Hard to Handle | How Does This Song Work?

Hard to Handle | How Does This Song Work?

Hard to Handle | How Does This Song Work?

In this free guitar lesson I have another installment of How Does This Song Work featuring “Hard to Handle” by The Black Crowes. You get to know how this song uses a blues-influence composition technique that involves mixing major and minor tonalities. 

Hard to Handle Key

Now let’s get into the song. The music is in the key of B. Everything revolves around a B major chord.


The song intro begins with an ascending riff that uses notes from a B major triad plus a 4th interval. This is followed by a descending riff that makes use of the minor 3rd, D. You play these parts twice, although the last time through ends one note short because you transition to the verse. 

Right away, we have a mixture of major and minor which is a defining part of this song’s bluesy sound. You play chords based on both major and minor intervals in upcoming song sections, and the guitar solos mix major and minor as well. 


The verse features two rhythm guitar tracks. Guitar 1 is played using the common rock and blues rhythm pattern that adds a 6th and b7th to the power chord shape. 

Guitar 2 makes use of a partial “A form” barre chord and adds a 4th and 6th which ends up making part of the 4 chord, E, in “C form.” This is a common guitar trick that was popularized by Keith Richards of The Rolling Stones. 


The music moves to F# in the chorus. No surprise here. F# is the 5 chord in the key of B. Specifically, you play an F#7 chord shape that is rooted on string five at the 7th fret. 


The chorus is followed by a short interlude that features the chords D, E, A, E and B. This is where things take a turn. The D chord is not in the key of B. But it is based on the minor 3rd, D, which came up in the intro and surfaces again in the solos. The A chord is not in the key of B either, but it is in the closely related B Mixolydian mode.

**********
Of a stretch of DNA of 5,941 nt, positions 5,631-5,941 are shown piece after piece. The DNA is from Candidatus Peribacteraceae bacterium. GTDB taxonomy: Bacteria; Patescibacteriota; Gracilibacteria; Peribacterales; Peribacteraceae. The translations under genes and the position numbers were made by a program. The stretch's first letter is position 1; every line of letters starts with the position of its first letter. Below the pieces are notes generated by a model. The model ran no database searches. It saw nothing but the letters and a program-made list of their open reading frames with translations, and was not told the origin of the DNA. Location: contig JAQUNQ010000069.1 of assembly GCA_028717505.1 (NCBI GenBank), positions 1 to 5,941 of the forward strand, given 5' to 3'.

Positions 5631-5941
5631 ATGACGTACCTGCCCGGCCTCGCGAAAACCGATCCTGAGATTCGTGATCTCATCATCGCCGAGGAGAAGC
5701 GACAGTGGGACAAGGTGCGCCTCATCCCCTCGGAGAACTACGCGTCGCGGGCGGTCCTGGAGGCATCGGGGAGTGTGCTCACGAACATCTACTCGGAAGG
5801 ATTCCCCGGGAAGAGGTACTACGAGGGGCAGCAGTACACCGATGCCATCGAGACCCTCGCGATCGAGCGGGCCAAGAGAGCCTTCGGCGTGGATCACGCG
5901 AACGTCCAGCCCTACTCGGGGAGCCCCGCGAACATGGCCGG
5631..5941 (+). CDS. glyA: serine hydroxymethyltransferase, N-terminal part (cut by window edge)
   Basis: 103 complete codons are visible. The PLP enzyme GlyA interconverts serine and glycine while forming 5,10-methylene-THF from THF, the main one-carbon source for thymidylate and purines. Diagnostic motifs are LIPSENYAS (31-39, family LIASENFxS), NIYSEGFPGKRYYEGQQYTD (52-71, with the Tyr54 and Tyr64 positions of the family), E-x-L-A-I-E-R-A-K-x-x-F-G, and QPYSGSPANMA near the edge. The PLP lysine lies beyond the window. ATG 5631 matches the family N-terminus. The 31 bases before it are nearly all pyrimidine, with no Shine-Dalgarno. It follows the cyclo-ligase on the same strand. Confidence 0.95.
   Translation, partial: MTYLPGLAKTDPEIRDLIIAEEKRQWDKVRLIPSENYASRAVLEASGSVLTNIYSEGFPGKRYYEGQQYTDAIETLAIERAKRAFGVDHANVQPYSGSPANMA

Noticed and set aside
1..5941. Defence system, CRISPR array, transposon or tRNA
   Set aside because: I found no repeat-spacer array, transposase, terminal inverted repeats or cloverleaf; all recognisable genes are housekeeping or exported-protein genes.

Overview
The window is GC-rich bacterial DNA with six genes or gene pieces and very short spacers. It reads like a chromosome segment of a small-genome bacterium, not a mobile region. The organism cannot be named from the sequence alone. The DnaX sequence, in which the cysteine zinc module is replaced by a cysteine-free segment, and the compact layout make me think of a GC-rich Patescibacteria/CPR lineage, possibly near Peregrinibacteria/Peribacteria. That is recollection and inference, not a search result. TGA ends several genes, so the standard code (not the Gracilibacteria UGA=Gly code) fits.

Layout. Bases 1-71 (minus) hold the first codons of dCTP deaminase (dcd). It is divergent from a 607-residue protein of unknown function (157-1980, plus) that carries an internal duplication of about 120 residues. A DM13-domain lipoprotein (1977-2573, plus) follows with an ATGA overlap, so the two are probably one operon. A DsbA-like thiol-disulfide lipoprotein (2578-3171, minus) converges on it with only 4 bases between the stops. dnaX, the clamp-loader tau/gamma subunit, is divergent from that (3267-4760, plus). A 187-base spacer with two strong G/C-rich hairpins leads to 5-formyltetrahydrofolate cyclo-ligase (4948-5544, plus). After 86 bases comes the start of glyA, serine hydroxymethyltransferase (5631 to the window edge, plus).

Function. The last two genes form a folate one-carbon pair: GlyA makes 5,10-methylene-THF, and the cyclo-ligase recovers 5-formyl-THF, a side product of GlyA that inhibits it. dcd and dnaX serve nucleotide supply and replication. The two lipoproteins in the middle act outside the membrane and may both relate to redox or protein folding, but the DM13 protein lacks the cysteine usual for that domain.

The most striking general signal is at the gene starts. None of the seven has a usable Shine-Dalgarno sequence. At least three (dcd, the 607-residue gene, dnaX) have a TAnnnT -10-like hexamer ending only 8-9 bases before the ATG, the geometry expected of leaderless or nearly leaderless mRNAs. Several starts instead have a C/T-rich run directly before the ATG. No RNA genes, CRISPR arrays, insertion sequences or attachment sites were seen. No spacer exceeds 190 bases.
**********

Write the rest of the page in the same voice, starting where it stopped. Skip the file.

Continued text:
In the key of B, the note A is a b7th which is also called a minor 7th. You can also think of the A note as adding more minor intervals. In fact, the root notes for all the chords create the B minor pentatonic scale. B, D, E, F#, and A. By interval, that’s 1, b3, 4, 5, b7. So, even though we’re in a major key and using major chords, we’re making use of the interval structure of the minor pentatonic scale, which forms the basis for many blues-based songs.

Guitar Solo

In true blues fashion, the guitar solos mix major and minor intervals as well. You can think of this as being based in B minor pentatonic with the addition of some major intervals. The major intervals include the major 3rd, D#, and the major 6th, G#. On top of this, you have the b5th, F natural, from the B minor blues scale. 

The next phrase in the solo makes use of the same note combination but in a different position. Here, I’m in the position of B major pentatonic. I have a root, 5th, 6th, 2nd, plus the minor 3rd from the B major blues scale. 

The rest of the solo makes use of the same notes in different positions and different registers. 

So, there you have it. “Hard to Handle” is considered to be in a major key but its chords are based on the structure of the minor pentatonic, and the lead lines mix major and minor intervals. The result is the blues-rock sound we all know and love. 

Now, if you’d like to play music that is composed in this manner, you want to make sure you don’t get ahead of yourself and learn things out of order. Before you go mixing scales, you need to spend time playing music that is strictly in a major key, and then spend time playing music that is strictly in a minor key. Only after you understand major and minor tonalities by themselves will you be able to follow the music when the tonalities are mixed.

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